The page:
Special thanks to longtime Foresight member Monica Anderson for setting up this November 4 Bay Area talk by another longtime Foresight member, Keith Lofstrom:
Server-Sky: Solar powered server and communication arrays in Earth orbit.
120 billion kilowatt hours, or 3% of total US power consumption,
doubling every 5 years thereafter. Our work as programmers and
technologists will continue this exponential growth. This will
have huge environmental, social, and economic consequences unless
we find alternative ways to power the digital economy.
Server sky is a proposal to build large dispersed arrays of 7 gram
paper-thin solar-powered computer satellites and launch them into
6400km earth orbit.
A server-sat is a 100 micron thick, 6 inch solar cell, with
processor memory, and radio chips around the edges. Server-sats
use light pressure for thrust and electrochromic light shutters
for steering. <!–more–> Thousands of server-sats position themselves in three
dimensional arrays, about 100 meters on a side. An array acts as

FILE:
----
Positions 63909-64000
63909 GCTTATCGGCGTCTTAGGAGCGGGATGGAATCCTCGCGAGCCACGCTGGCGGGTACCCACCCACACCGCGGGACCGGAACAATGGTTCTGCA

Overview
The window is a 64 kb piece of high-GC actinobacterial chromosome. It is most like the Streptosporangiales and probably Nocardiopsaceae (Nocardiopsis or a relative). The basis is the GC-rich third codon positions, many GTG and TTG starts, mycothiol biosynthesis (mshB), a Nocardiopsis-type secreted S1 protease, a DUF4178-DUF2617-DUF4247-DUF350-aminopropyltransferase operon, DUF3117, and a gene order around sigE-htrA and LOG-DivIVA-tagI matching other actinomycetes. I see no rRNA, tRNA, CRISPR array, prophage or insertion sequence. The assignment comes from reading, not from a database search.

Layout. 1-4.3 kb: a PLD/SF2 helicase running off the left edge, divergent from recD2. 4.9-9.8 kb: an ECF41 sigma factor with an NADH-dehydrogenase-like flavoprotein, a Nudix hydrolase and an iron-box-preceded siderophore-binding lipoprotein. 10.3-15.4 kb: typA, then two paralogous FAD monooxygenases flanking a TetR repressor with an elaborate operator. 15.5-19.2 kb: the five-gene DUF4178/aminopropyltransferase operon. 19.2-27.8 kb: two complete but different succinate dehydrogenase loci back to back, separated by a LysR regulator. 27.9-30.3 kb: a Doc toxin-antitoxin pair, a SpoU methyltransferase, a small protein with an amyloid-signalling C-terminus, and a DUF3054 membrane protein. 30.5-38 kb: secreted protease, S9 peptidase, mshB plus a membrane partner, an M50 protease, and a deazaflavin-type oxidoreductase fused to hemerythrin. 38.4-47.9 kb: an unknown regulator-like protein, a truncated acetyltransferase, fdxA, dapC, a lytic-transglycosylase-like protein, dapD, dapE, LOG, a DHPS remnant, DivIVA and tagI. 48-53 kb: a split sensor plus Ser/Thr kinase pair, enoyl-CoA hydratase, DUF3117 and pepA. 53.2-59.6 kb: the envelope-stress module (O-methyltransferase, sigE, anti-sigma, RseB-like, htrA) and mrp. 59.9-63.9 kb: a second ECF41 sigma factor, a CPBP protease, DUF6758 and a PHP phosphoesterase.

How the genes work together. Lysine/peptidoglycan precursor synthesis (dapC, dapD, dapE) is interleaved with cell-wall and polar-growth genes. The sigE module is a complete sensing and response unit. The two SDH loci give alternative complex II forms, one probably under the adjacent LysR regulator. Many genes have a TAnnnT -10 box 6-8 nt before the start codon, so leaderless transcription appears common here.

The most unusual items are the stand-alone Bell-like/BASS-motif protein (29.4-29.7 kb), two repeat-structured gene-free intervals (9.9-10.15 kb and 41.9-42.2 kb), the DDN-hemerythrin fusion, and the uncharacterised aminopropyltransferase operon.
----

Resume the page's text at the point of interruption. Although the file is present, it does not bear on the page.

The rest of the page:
a large phased array antenna, permitting it to transmit thousands
of communication beams simultaneously to ground receivers and other
arrays in space.
A server-sat displaces 25 watts of ground-based electrical generation,
cooling, and power conversion. A server-sat does not need the racks,
cabling, power converters, land, buildings, and other infrastructure
needed to build a ground-based server farm. These savings alone may
pay for launch.
Server-sat arrays use unlimited space solar power, and operate outside
the biosphere. The environmental impact of power generation and heat
disposal is tiny. In time, new launch techniques, and solar cells made
from lunar rock, can further reduce the environmental and economic
costs of manufacturing and launch.
Earth can return to what it is good at – green and growing things
– while space can be filled with gray and computing things.
Who is Keith Lofstrom?
Keith is a 56 year old mixed-signal integrated circuit designer in
Beaverton, Oregon. Keith is CEO of SiidTech, which licenses silicon
identification technology to semiconductor manufacturers. Keith is
also an integrated circuit design consultant.
Keith is webmaster for Orcnet, the Oregon IEEE Consultant’s Network.
Keith is active in open source and the Portland Linux Unix Group.
Keith’s server hosts the dirvish disk-to-disk backup program, based
on rsync and written in Perl. Keith has a special interest in low
power, high efficiency computing.
Keith invented the Launch Loop, a space launch system, in 1982.
This speculative space launch system can be built with existing
technologies and launch thousands of tons into orbit per day at
costs below $1/pound.
Keith has written for Kluwer Press, various IEEE journals,
SysAdmin magazine, Liberty magazine, aerospace journals, and Analog.